"...The Flick clearly communicates the pervasive feeling among the younger generation, and perhaps, many older people as well who sacrificed pleasure for careers and got neither. Is it enjoyable to experience? Well, there’s humor and recognition, but self-recognition in a play like this isn’t enjoyable. Unusually for Baker, no empathy between characters can survive in this work, and it’s left to the audience to either inject some or change the world to make The Flick impossible. The play has no explicit politics, but this campaign season, people need to understand that drudgery isn’t dramatic. It looks like this."
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Jacob Davis

Chicago Stage Standard - Recommended

"...For anyone who has ever worked a crummy job, "The Flick" won't feel exotic. The set's artful dilapidation-its stained ceiling, cobwebbed corners, and worn velvet seating-suggests a place from which time has moved on but the play's characters haven't. But if recognition of self is theatre's primary purpose, as I suspect it might be, then this production delivers more than the average. The workaday routines of three co-workers at one of the last movie theaters with a 35-millimeter projector speak almost as powerfully as our own lives to the deeper longings lurking beneath the daily grind's surface."

Melissa Wiley

Around The Town Chicago - Recommended

"... In a lot of ways, Steppenwolf’s production of “The Flick” reminded me of vacation trips when my children would ask “Are we there yet?” every five minutes. My “C” crew – Cindy, Colleen and Crista – were all in agreement, “The Flick” could use some judicious pruning. On the other hand, it is perfectly cast and superbly acted, and it has an interesting story to tell."
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Carol Moore

NewCity Chicago - Recommended

"...What ultimately saves the very serious heart of Baker's play is the compelling performances. When Rose (Caroline Neff) hears that film buff Avery once attempted suicide, she says, "I don't get suicide. It's like: aren't you curious what's gonna like happen to you? In, like, the future?" On the page, her response seems flip and funny. But Neff utters it with the confused dread of a person who seems more like a little girl than a confident woman."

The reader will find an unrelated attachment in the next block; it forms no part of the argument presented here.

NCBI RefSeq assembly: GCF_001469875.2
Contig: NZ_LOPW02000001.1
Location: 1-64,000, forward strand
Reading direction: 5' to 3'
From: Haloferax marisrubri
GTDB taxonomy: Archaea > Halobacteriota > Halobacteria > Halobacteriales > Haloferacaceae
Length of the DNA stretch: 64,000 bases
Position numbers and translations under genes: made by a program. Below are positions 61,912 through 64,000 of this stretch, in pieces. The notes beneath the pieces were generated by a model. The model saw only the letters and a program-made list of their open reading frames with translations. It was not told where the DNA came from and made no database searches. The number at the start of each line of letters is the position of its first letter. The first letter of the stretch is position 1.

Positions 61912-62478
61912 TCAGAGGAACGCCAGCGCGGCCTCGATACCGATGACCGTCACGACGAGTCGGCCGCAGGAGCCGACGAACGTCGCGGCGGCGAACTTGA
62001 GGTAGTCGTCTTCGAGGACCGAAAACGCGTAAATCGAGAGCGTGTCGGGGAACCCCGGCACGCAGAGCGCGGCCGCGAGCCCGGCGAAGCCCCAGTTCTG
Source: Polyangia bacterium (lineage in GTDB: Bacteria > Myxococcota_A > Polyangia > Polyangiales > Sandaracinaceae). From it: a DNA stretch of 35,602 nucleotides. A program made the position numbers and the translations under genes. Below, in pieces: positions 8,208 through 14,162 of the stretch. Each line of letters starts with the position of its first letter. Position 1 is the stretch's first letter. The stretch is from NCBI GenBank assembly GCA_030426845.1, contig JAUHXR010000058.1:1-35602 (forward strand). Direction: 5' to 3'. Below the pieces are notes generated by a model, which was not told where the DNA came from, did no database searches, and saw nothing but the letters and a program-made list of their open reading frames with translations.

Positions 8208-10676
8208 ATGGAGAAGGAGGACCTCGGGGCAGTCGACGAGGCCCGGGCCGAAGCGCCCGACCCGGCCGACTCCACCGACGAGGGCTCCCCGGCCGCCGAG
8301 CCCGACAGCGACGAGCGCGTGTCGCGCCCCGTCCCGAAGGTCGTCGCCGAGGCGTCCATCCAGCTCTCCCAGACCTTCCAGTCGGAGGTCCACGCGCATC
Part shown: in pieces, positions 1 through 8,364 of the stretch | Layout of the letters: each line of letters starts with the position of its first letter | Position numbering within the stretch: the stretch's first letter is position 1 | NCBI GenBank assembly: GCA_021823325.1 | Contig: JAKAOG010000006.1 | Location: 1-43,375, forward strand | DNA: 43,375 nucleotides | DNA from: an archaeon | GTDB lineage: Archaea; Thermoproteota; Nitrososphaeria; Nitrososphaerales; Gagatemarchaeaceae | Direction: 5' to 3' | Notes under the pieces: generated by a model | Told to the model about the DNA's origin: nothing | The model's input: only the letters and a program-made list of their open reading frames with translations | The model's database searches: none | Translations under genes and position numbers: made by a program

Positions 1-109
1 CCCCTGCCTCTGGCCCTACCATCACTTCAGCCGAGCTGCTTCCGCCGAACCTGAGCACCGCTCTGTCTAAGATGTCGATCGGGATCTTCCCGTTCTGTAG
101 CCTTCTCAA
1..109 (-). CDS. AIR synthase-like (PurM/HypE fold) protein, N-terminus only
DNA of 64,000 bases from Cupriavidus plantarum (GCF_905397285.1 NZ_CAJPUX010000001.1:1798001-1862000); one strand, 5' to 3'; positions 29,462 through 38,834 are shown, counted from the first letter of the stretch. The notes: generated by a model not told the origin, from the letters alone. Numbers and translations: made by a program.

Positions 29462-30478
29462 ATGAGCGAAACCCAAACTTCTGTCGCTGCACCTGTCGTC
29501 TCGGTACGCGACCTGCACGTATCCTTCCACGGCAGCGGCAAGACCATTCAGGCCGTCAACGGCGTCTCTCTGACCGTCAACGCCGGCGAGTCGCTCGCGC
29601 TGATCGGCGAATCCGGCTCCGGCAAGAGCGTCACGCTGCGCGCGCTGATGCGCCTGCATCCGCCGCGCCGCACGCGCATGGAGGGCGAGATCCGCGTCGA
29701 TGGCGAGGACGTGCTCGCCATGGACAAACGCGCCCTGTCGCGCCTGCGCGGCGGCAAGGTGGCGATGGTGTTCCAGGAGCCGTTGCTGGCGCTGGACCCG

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Michael Amedeo

Chicago Theatre Review - Highly Recommended

"...There are no big dramatic scenes, no earth-shattering revelations or plot turns. The long silences can try the theatergoer’s patience and the minutes can be counted by the amount of spilled popcorn that’s swept. There’s not much action and sometimes very little dialogue. Yet Annie Baker’s multi award-winning play, that just recently ended its New York run, quietly leaves audiences ultimately moved and invested in these characters. As they run the projector and clean up after each showing, Avery, Sam and Rose discuss film, family and the funk that slovenly movie patrons have left behind. And in the end we’ve all made a strong, lasting connection."
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Colin Douglas

Chicagoland Theater Reviews - Highly Recommended

"...“The Flick” demands patience from the audience. The three hours (including one intermission) do not exactly fly by. The boredom of much of the action can carry over to an audience used to shorter and more kinetic playgoing experiences. I confess to sneaking peaks at my wristwatch, especially in the first act. But the attentive viewer will be rewarded in the end. The play won the 2014 Pulitzer Prize for drama, the prize committee making a gutsy selection. Steppenwolf likewise made a brave choice in taking on the high-risk play, and it has done the show proud."

Dan Zeff

Third Coast Review - Highly Recommended

"...Playwright Baker has a knack for dialogue that is dead-on realistic. And Dexter Bullard's careful direction of the three excellent actors and their mutual interpretation of the script build a thoughtful mood to a conclusion that leaves you wondering about the futures of the three characters."
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Nancy Bishop